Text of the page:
The Stationers' Company is the City of London Livery Company for the Communications and Content industries.
The Company’s mission is to be recognised as the most effective independent forum in the UK Communications and Content industries, actively contributing to the strategic development, success and education of these industries. You can learn how we do this by clicking here. The majority of our members work in or supply the paper, print, publishing, packaging, office products, newspaper, broadcasting and online media industries.
What a Livery Company is
Livery Companies were first created by groups of medieval tradesmen who joined together to promote, protect and regulate their trades. Within the City of London they played an important role in the development of the governance of the City and they retain strong links with the City of London Corporation, which is the local government for the City. Charitable giving is a very strong element of the work of all livery companies.
There are 108 livery companies in London, each representing a discrete profession or trade. Some companies, whose trades are now largely defunct, draw their members more widely and devote their resources largely to charitable activities. Others that have been formed more recently are entirely focused on their trades. The Stationers’ Company is almost unique for a 600-year-old company in that over 90% of our members are actively involved in the Communications and Content industries and our charitable activities are directed towards education for young people coming into these industries and the welfare of families connected with them.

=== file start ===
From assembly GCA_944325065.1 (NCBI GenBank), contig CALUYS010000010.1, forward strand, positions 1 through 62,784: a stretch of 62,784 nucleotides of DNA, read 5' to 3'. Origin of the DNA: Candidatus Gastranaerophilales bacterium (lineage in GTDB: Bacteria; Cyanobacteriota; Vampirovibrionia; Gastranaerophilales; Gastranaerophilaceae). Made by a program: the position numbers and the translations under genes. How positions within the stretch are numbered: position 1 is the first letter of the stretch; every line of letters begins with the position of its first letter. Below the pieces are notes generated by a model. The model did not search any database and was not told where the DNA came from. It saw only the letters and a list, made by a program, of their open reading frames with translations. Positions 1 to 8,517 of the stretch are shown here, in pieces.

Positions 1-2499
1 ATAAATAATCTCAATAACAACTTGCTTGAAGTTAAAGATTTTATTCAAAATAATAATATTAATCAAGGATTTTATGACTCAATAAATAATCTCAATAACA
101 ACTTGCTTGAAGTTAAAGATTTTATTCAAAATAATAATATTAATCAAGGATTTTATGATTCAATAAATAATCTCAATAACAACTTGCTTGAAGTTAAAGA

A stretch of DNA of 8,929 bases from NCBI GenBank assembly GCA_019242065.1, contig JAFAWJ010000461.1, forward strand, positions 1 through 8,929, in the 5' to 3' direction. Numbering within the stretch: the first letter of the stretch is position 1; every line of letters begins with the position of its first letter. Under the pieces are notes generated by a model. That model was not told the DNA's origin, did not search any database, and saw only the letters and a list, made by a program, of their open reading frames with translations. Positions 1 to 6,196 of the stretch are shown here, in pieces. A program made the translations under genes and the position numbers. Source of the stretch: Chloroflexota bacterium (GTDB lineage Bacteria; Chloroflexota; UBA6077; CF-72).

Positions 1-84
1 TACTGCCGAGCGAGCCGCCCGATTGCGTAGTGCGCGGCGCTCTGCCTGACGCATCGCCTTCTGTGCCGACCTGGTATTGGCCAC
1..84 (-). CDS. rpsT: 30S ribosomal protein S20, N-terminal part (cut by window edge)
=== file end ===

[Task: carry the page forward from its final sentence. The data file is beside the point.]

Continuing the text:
600 years ago most craftsmen in London were itinerant. However the manuscript writers and illuminators decided to concentrate their efforts and set up stalls or ‘stations’ around St Paul’s Cathedral. Because of this they were given the nickname ‘Stationers’ and this was the obvious choice of name for the guild they established in 1403 and for its home, Stationers’ Hall, which remains within a stone’s throw of the Cathedral in Ave Maria Lane.
When printing came to England in the late 15th century, the Stationers had the good sense to embrace it and we have continued to adapt to the many changes in the Communications and Content industries ever since. The technology may have changed from pen and inks to print and on-line links but the name has always remained the same.
Today the Company has over 800 members, the vast majority of whom are senior executives in the complete range of trades within the Communications and Content industries, from paper, print, publishing, packaging, office products, newspapers, broadcasting and online media. Membership is drawn from across the UK and increasingly throughout the world and now includes major companies as well as individual members.
The Company uses Stationers’ Hall for the purpose for which it was built all those years ago: to bring together the major players in our industries so that they can enjoy each other’s company, learn from one another, swap ideas and together develop strategies for the future of industries that are vital to global economic growth. Activities range from formal dinners, informal lunches, lectures, seminars and intimate round-table sessions to online reports and discussion fora.
Peter Day, a BBC global business correspondent, encapsulated this in a recent speech at Stationers’ Hall: “The Stationers’ Company is more relevant today than it was at the time of Caxton”. It is because of, and not despite, its 600-year history that the Company remains determined to continue to adapt to the ever-increasing pace of change in the media industry.